By Josh Strutt
Associate Director – Deployment, Retail Doctor Group
Despite so much commentary on “how to survive in a recession”, there are some straightforward business tips that don’t often get mentioned – and will help retailers quickly.
Let’s start with an area that is surprisingly often overlooked – the noble art of retail selling.
Fiction: Every trained salesperson can engage the customer in a non-business approach, assess customer needs through skilful questioning, retain the vital information, ready for playback at a later stage, and then skilfully introduce the product to the customer, through to a benefits laden package, based on customer needs to the right product.
But wait: it gets better than this when this skilled salesperson effortlessly bundles the add on to the package of products that the customer simply must-have. Elated, the customer leaves the store ready to tell 20+ other advocates and turn them into evangelists for that business brand customer experience.
Fact: Some salespeople actually don’t know how to sell very well. A smiling face, sunny disposition, and helpful style is nice and important although many of these salespeople simply can’t get their name on the top five sales for the month board. Through no fault of their own, their contribution can be overlooked as the 150 steps of a sales program or worse still, the “we cut training” mentality can take over. This can result in a stumbled product features download (“we’re blurting out 50 product features”, “coupled with this will suit you”, or “this will look good” etc.), even shyness or worse still marginal salesperson disinterest.
The greatest asset that a salesperson can have is to be a strong active listener, confident with the right degree of humility and genuine interest in the customer.
Let me elaborate on the first principle of retail selling: Sell more to the ones you have than the ones you wish you had. So this begs the question, are we selling more to the customers we have and how are we measuring this? Do we have items per sale, average sales, and gross sales by team member targets?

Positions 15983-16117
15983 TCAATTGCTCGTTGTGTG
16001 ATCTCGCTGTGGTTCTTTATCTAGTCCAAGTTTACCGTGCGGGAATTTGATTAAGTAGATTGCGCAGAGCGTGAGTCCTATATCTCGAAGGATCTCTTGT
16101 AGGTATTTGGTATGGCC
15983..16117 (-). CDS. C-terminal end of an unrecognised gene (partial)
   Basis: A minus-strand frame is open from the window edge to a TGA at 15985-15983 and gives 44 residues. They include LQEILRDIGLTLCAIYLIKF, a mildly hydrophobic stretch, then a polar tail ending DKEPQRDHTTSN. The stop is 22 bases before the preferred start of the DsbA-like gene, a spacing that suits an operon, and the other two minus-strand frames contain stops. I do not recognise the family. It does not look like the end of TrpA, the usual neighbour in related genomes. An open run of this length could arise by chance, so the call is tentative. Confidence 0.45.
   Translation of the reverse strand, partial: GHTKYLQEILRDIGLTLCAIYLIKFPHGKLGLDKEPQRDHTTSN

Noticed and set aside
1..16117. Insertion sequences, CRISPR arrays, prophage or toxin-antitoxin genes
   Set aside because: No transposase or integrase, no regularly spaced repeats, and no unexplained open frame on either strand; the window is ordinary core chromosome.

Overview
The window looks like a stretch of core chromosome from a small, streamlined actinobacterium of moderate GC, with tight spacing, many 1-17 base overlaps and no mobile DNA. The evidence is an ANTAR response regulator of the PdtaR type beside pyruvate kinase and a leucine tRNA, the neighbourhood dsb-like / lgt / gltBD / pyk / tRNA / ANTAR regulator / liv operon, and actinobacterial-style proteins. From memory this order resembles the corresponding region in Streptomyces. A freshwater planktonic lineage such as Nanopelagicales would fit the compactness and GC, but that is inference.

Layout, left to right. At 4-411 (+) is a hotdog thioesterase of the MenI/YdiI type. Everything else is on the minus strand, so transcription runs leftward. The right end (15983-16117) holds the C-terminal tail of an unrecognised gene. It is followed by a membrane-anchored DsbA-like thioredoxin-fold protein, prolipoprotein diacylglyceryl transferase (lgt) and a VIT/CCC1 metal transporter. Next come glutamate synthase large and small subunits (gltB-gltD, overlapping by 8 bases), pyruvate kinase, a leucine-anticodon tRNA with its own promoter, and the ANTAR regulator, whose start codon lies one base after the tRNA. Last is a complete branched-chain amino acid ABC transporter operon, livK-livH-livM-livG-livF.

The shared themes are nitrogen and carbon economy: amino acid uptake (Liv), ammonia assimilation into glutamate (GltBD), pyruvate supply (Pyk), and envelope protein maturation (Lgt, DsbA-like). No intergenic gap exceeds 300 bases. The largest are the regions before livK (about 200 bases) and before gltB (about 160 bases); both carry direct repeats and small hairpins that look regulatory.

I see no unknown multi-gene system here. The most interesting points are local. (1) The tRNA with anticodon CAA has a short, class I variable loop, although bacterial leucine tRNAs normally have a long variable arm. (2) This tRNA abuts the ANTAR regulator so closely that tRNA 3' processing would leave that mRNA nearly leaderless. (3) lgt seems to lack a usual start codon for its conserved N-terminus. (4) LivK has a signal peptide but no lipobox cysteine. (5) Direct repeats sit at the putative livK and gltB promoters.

Are we staying fit on the sales floor by lifting our average sales target by X% and then setting out to upskill our team members to deliver the numbers? Do we have start-up meetings and daily sales targets? Are our bonus systems geared to recognising the larger average and items per sale? Are we setting our people up to win?. Are we using average sales and the growth in average sales as motivators in our team and are people actually winning?
For example, what would the effect be on your bottom line be if transactions stayed static although average sales were up by 10% +, items per sale rose by one or whatever numbers you need, to make the point that selling more to the customers you have is a vital objective in today’s environment.
We see plenty of selling data across a large range of retailers and one area where opportunity is lost consistently is the add on or upsell, yet this is just profit walking out the door. Once again, a strong sales strategy will never deliver if the investment in selling skills and performance frameworks are not in place. Can you imagine, the increase in profit if you could generate 20% + in add-on sales through converting one in three or four customers with an add-on sale?
The right sales training supported by an effective people framework and specifically merchandised assortments will go a long way to delivering these increases and help you stay fit and resilient in today’s market.
Remember that somewhere between 70% – 80% of purchases are impulse and by definition, these people will buy that add-on with their product purchase, if only somebody would ask.
If you need any assistance or retailer training on how to upskill your staff to “sell more to the ones you have”, contact Josh or our Deployment team via email@example.com or learn more about our services here.